Thursday, June 30, 2005

How can it be the end of June already?

I figure it's because June has 30 days, which in turn is because of that rhyme, you know the one, April showers bring May flowers, but what do May flowers bring? No, that's not the one. It's the one that goes "A, B, C, D, E,..." No, it's not that one, either.

I think it's the end of June already because I've spent the last three weeks with a hematoma, and haven't done as much hiking or otherwise moving about as I'd intended. Nor have I done as much reading and philosophizing. We've been reading together, just nothing in the philosophy genre.

I've been playing Maggie, my Seagull 12-string guitar, a great deal. Lauren continues on her home beautification quest, and is, as of present writing, organizing a closet. She has already hung a wall with drapes, and we've put up a couple shelves, one of which I regard as precariously lashed to the living room wall with anchor bolts. I don't trust those things.

In all, then, I'd characterize my state of being as in a holding pattern. This must be incredibly thrilling and insightful for the throngs who have begun now to - well, to throng, I suppose - to my blog from the Modesto Bee web site.

I don't subscribe to the Bee. I used to. I started every morning with the miserable habit of drinking my first cup of ridiculously strong coffee while reading the Bee and listening to music. The reason this was a miserable habit had a lot to do with my life in general at the time, but also had something to do with the Bee. Like many newspapers of the day, the Bee is a cut-and-paste job composed of wire service reports and press releases from various official sources. There is scarce little actual journalism going on in the US any more. Very few papers maintain a staff of reporters who go out and track down stories, content instead to let the news come to them, in the form of whatever official line someone wants the public to swallow. (By "line" here I mean, mainly, lies.)

On the few occasions something has actually happened on Stan State's campus, for instance, I've found the Bee's coverage profoundly lacking, often in facts, but always in substance. I don't blame the reporters covering the university specifically, because they've always simply done their jobs - and their jobs, like most in the newz industry, are not to investigate and report what's going on.

But the predominant reason I came to loathe the Bee so much is the editorial page, especially the letters to the editor. It's been a while, and I'm out of the habit, so I might as well tell this story, which some people have found amusing. I got so fed up with the Bee's habit of printing the worst-argued letters that I decided to send them a few gag letters. The first one I wrote under the name "Donald Anatidae." I forget what Donald was upset about - I think it was the right-wing slant of most of what gets printed in the editorial page (and that's true, by the way - the whole "liberal media bias" charge is in fact nonsense, carefully crafted and effective nonsense). They printed the letter despite the fact - or perhaps because of the fact - that it was poorly written, just one step above gibberish. Plus, anatidae is the scientific name for ducks.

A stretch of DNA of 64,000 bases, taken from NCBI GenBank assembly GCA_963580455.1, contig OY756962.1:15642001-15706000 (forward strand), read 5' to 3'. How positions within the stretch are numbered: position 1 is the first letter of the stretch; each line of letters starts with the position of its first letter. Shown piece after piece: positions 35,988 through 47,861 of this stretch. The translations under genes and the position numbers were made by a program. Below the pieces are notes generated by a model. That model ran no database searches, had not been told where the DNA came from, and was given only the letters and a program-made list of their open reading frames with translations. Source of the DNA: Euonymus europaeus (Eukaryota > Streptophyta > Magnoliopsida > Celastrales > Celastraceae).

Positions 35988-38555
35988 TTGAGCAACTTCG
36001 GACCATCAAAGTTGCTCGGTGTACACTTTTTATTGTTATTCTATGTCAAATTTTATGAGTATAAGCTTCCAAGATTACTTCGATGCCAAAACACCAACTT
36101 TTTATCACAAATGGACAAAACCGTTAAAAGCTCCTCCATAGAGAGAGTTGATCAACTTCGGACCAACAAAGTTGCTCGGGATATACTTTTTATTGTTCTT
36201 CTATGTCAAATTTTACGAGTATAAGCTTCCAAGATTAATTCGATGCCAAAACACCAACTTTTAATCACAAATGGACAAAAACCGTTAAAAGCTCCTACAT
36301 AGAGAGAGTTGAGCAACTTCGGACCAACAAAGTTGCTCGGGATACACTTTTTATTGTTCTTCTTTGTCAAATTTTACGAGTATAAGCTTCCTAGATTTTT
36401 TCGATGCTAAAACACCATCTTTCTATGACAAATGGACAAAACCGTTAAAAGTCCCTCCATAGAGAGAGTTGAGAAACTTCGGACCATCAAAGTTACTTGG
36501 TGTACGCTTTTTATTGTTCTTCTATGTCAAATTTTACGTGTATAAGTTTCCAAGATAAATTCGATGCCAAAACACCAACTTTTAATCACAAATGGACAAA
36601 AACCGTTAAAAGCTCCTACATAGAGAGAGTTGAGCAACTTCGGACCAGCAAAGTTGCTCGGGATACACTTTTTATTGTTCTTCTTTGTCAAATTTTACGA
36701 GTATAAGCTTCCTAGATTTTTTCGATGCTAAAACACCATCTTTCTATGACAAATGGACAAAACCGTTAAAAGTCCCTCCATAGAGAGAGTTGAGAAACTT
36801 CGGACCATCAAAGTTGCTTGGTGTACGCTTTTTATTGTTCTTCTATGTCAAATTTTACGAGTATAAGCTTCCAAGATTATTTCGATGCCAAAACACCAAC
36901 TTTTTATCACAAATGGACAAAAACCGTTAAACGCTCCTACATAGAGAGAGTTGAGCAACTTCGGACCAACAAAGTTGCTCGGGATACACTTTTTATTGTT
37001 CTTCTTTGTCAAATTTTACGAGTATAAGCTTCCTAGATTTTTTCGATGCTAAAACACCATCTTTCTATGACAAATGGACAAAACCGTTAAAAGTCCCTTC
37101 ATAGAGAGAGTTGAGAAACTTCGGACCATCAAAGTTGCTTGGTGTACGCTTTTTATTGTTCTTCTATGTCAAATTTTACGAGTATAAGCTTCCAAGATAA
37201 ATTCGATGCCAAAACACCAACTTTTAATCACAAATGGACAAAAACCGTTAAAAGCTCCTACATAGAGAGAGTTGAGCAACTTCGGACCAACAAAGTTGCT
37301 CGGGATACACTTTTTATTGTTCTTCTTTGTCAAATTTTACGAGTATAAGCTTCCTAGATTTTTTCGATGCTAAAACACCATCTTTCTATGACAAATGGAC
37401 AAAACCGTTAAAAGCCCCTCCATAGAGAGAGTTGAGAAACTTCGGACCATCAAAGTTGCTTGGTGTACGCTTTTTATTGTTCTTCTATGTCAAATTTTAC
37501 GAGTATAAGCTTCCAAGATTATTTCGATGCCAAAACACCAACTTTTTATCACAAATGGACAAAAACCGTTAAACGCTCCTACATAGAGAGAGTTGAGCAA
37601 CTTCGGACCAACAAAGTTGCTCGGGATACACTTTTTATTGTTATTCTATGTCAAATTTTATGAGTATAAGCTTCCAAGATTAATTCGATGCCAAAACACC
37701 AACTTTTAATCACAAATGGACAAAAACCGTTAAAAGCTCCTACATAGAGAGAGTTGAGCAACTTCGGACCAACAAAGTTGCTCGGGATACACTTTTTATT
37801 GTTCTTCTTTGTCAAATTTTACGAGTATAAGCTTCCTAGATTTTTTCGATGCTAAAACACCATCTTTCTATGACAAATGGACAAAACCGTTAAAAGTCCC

So after they printed Donald Duck raving incoherently about right-wing media bias, I decided to get bolder. I wrote a letter complaining about the damage done throughout history, and in the present day, by Christians and Christianity. I signed the letter "Fred Nietzsche." This should probably have been a give-away: someone somewhere at the Bee should have noticed the name, connected the dots, and realized I was using the name of the notable anti-Christian German philosopher Friedrich Nietzsche.

After that, I became more emboldened, but they never printed another letter from me, whether I was writing sensibly or not, under any name, even my own. And now, I'm on their list of bloggers in the area. I get the sneaking feeling they identified me without checking out what was in my blog, and now the first stuff anybody could read is all about my vasectomy, my hematoma, my guitar, my apartment, and my brief stint spoofing the Bee.

Monday, June 27, 2005

Haven't blogged in a while

The Modesto Bee emailed me today to ask permission to link from their site to my blog. I can't imagine why.

I've been out of commission to varying degrees for three weeks now, because I'm suffering complications from a vasectomy. I've got a hematoma. It hurts, it's uncomfortable, and it has put what is sometimes known as a cramp in my style, or a wrench in my works, or a kink in my armor, or some other such phrase (pick yer favorite, or collect the whole set!).

I did buy a 12-string guitar, a lovely pink-twany Seagull, who so far is called Maggie. I even brought it down to Harbor City this weekend, where we were for Lauren's mom Allison's party celebrating getting her teaching credential.

Life goes on, in short. And while I have a screed in the works, I think I'll wait, it being 6 o'clock, my loveliest Lauren about to sew, the evening crawling in. I'm working on a tune I'll probably call "As the Dust Settles" or "Once the Dust Settles," something like that.

Thursday, June 16, 2005

Guitar and medical news

I've pretty much decided to buy a 12-string guitar. Today we went out briefly, looking for a game (failing at that), Augustine blacks for the Takamine (which we found), and to play a couple 12-strings at a local music shop, just for the sheer hell of it, and to relax and get my mind off my post-op condition (of which more below).